Cefn Coed Colliery Museum is a former coal mine, now operating as a museum. It is located at Crynant near Neath in the South Wales Valleys.
Coal mining in the Neath area began with the development of the port of Neath in the 16th century. In 1743 Herbert Mackworth began mining at Onllwyn, with production rising with the opening of the Neath and Brecon Railway in 1864. David Bevan opened a pit a Blaendulais in 1872, naming it the Seven Sisters after his seven daughters. The Evans-Bevan family then began exploiting the Swansea Valley from the 1870s, and by nationalisation in 1947 owned seven collieries within seven miles of each other.
Cefn Coed Colliery was opened as an anthracite colliery by the Llwynonn Colliery Company during the 1920s. Three attempts were unsuccessfully made to sink shafts at Cefn Coed, but it was not until the Llwynonn Colliery company was bought out by the Amalgamated Anthracite Combine of Ammanford in 1926 and high capital investment made, that a break was made in the hard Blue Pennant sandstone. The first coal raised in 1930, with the shaft and workings powered by a steam engine, fueled by the gas form the old workings.
Like much of western South Wales coalfield, the coal was high quality anthracite. The best coal came from the deepest seam called Big Vein, broken into at a depth of 750 yards. Cefn Coed during its working life at depths of over 2,500 feet (800m), was the deepest anthracite mine in the world. Other shafts worked at Cefn Coed included: Peacock, White Four Feet and the Nine Feet. Brammallite was identified in the Dulais seam, by X-ray diffraction by the Natural History Museum, London; making Cefn Coed one of only two sites in all of Wales for Brammallite. However, at such depths and with frequent mining accidents due to methane gas and roof falls, the pit and it soon gained the unenviable nickname of "The Slaughterhouse."
By the end of World War II in 1945 there were 908 men employed. Nationalised by the National Coal Board, continual investment was required to combat the need to keep roadways open at the extreme depths. Changing economics lead to a reduction in the workforce from the 1950s, and the mine ceased production in 1968.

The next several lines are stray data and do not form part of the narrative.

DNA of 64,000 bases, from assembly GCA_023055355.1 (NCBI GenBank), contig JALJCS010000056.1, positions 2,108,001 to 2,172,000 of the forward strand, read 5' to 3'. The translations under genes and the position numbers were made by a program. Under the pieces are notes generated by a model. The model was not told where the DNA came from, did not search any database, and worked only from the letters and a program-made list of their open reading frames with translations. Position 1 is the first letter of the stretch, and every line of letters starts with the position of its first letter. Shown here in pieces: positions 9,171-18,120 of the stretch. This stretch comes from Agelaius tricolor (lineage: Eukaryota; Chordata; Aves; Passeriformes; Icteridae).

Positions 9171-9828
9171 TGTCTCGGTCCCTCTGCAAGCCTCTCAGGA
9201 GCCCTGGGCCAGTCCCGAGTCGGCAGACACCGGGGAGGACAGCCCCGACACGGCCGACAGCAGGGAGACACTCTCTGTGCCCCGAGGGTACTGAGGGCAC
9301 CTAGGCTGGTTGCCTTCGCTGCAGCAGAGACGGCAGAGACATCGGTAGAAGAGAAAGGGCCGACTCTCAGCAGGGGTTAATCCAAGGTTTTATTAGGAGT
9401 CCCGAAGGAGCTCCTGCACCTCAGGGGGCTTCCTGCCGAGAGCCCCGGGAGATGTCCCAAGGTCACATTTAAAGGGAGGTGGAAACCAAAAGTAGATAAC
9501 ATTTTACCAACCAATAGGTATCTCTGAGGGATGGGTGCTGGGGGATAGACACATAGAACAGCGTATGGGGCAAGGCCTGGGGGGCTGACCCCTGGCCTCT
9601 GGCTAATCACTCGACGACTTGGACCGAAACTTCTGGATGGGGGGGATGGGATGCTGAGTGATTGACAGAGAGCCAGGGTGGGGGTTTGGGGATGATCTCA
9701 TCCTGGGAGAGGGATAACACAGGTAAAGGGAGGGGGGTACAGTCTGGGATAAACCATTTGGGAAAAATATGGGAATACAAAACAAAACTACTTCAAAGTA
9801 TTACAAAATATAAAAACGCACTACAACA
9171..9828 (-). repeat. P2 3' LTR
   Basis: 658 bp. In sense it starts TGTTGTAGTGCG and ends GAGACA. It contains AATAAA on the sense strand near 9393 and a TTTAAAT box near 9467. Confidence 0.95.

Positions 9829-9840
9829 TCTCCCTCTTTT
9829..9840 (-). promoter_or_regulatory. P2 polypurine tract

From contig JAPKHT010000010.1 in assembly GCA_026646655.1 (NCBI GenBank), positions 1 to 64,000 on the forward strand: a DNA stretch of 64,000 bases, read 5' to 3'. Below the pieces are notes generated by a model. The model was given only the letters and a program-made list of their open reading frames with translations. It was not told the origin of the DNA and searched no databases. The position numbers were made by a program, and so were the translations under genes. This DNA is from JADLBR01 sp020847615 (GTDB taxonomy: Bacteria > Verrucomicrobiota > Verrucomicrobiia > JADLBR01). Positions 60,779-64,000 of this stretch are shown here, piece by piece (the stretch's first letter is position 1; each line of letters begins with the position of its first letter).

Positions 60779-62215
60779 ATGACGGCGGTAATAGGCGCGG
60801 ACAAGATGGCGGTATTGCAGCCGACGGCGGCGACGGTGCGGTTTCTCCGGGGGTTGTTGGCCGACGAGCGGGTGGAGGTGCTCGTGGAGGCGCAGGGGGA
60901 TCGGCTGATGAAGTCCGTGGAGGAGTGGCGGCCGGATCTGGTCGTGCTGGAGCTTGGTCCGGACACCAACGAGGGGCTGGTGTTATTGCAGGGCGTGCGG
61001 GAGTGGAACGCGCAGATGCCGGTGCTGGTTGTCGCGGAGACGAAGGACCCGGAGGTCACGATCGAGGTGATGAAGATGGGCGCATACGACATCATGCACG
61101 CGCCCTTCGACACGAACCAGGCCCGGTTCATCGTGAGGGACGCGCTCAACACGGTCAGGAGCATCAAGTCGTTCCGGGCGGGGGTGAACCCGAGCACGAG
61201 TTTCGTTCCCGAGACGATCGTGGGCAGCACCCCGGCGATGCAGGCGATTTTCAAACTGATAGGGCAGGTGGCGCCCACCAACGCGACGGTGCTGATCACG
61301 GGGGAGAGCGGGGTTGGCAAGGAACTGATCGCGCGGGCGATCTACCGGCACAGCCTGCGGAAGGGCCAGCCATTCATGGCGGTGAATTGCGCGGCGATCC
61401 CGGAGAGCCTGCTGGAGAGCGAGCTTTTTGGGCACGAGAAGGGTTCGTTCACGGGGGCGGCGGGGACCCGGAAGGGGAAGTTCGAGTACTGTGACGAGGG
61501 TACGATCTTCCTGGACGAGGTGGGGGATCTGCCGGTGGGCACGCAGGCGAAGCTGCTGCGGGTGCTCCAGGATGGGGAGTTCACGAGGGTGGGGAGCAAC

A majority of the men were transferred to the new Blaenant drift mine, built to extract coal form the No.2 Rhondda seam at a shallower depth. One of the two shafts at Cefn Coed was used to ventilate Blaenant, and as an emergency exit, until the closure of Blaenant in 1990.
The complete above ground mine workings remain intact on site, with the steam winding engine from No.2 shaft now electrically driven.
Manufactured in 1927, the Worsley Mesne steam winding engine sits in the boiler house with its suite of six Lancashire steam boilers. The engine has two cylinders with a bore of 32 in (81 cm), while the drum is 10 ft (3.0 m) wide. The drum held two ropes each over 800 yd (730 m) long, with a breaking strain of 234 tons. The cables were inspected everyday, weight tested every three months and replaced completely every 2½ years. Every six months they were shortened by about 6 ft (1.8 m) in order to eliminate wear and stress at the end of the rope.
There is no access to the underground workings within the museum, but a simulated gallery provides full accessibility for blind and disabled visitors. As well as artefacts from the mining industry, the museum also houses a restored and unique gas tram, which ran in Neath until 1920.
The museum is an anchor point on the European Route of Industrial Heritage.